Bad weather is always around the corner. You got off work on a cold winter evening, and not only is your mind foggy, but the weather too. Visibility under zero is prone to create dangerous conditions on the road, even for experienced drivers. According to FHWA Road Weather Management, more than 38,700 vehicle crashes are directly connected to poor visibility, especially fog. Needless to say, although the weather cannot be controlled, drivers do have multiple options available on the market to prevent the temporary impairment caused by low visibility conditions.

Why are drivers affected by fog?

After all, human vision is all about light – after being reflected off an object, it hits the retina, resulting in the perception of colors and white light, or, more specifically, the objects near us or far away. In case light cannot be adequately reflected, it also cannot be converted into electrochemical signals, which means that we can’t confidently see or process what is before our eyes.

There are at least two ways of explaining such a phenomenon. The tiny droplets of fog tend to scatter or disperse light either in all directions or bounce the light from particles back to the initial direction. Due to such interaction between light and dense and fine particles, the scattered light may appear white because of the ice crystals in the fog that act as prisms and cause light to split into colors.

Moreover, when dense and fine particles scatter light, like in the case of high clouds and fog, it becomes impossible to visually separate individual cloud droplets from one another. Thus, humans can perceive the area covered by fog as a single homogeneous collection of water droplets. If something obturates our sight, then the perception of objects (and visual sensation) is impaired, enhancing the risks drivers are exposed to when they’re on the road.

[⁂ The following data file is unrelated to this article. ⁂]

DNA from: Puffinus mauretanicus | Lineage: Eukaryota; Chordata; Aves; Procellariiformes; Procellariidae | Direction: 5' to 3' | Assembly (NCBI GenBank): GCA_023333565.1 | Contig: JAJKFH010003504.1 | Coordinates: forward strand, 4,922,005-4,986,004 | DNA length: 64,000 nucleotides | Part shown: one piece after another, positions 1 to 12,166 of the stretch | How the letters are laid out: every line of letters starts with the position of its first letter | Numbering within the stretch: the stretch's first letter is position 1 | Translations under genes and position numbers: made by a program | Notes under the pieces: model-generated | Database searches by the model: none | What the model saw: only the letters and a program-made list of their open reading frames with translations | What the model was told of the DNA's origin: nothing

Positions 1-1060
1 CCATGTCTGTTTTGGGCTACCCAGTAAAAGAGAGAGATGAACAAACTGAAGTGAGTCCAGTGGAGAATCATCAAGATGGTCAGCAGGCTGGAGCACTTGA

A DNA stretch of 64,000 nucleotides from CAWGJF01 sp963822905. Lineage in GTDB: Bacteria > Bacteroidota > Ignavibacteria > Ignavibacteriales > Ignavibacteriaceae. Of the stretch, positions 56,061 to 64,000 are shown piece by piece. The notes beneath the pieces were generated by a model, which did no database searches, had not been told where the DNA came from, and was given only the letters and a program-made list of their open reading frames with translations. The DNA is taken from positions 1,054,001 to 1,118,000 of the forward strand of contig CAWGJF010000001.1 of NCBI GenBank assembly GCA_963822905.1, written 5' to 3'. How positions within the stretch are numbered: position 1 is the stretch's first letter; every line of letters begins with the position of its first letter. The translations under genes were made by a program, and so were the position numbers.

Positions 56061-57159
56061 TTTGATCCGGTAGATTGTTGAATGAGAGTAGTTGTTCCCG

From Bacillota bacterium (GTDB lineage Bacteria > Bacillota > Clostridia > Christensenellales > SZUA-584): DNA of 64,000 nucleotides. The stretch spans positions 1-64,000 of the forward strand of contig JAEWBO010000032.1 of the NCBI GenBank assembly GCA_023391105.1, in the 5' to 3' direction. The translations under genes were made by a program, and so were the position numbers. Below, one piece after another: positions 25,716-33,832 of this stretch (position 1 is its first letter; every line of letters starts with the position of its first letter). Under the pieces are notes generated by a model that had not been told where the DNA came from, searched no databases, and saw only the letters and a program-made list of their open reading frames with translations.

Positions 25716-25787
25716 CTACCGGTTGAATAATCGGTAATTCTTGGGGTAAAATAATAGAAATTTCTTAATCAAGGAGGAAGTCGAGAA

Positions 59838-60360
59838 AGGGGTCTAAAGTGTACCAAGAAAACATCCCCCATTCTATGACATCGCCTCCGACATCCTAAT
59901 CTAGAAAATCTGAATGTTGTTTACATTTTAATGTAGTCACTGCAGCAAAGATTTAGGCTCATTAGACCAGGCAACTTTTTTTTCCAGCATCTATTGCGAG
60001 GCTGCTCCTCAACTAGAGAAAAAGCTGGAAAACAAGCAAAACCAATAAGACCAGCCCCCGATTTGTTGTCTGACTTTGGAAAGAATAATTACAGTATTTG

Therefore, our vision is put to the test when we encounter a dense fog. The world seems like a blank canvas that appears white from all directions. This can be an uncomfortable scenario for any type of traveler. But don’t be afraid of the fog anymore; it is yet to harm you in any way as long as you keep your distance from it… or you get yourself some fog lights.

So… what are fog lights?

Fog lights—like most other safety features—are highly functional, yet you might not know how much of a difference they make until you don’t have them. And then you don’t want to live without them. 

What are they, and what do they do? What you see is what you get: fog lights are a type of small automotive light designed to transmit light in a bar-shaped beam, designed to be much wider than high beams, allowing it to spread out below the fog and shine where other headlights cannot reach. In a nutshell, fog lights are … lights for fog (but not only).

Since most fog is relatively shallow (only a few inches deep), the light from fog lamps reaches the ground without scattering. The sharp cutoff prevents the reflection of light off of water droplets and eliminates glare for oncoming vehicles. Fog lights may also contain a horizontal slash of light to illuminate signs or reflectors placed down low before the curve of the road, eliminating some blind spots caused by fog, rain, or snow.

The name “fog light” is somewhat of a misnomer because it can be used during any type of inclement driving conditions. Now, what does that actually mean? In practice, this type of auxiliary light comes in handy when visibility drops below 100 meters, but the legal requirements around their usage may depend on the state.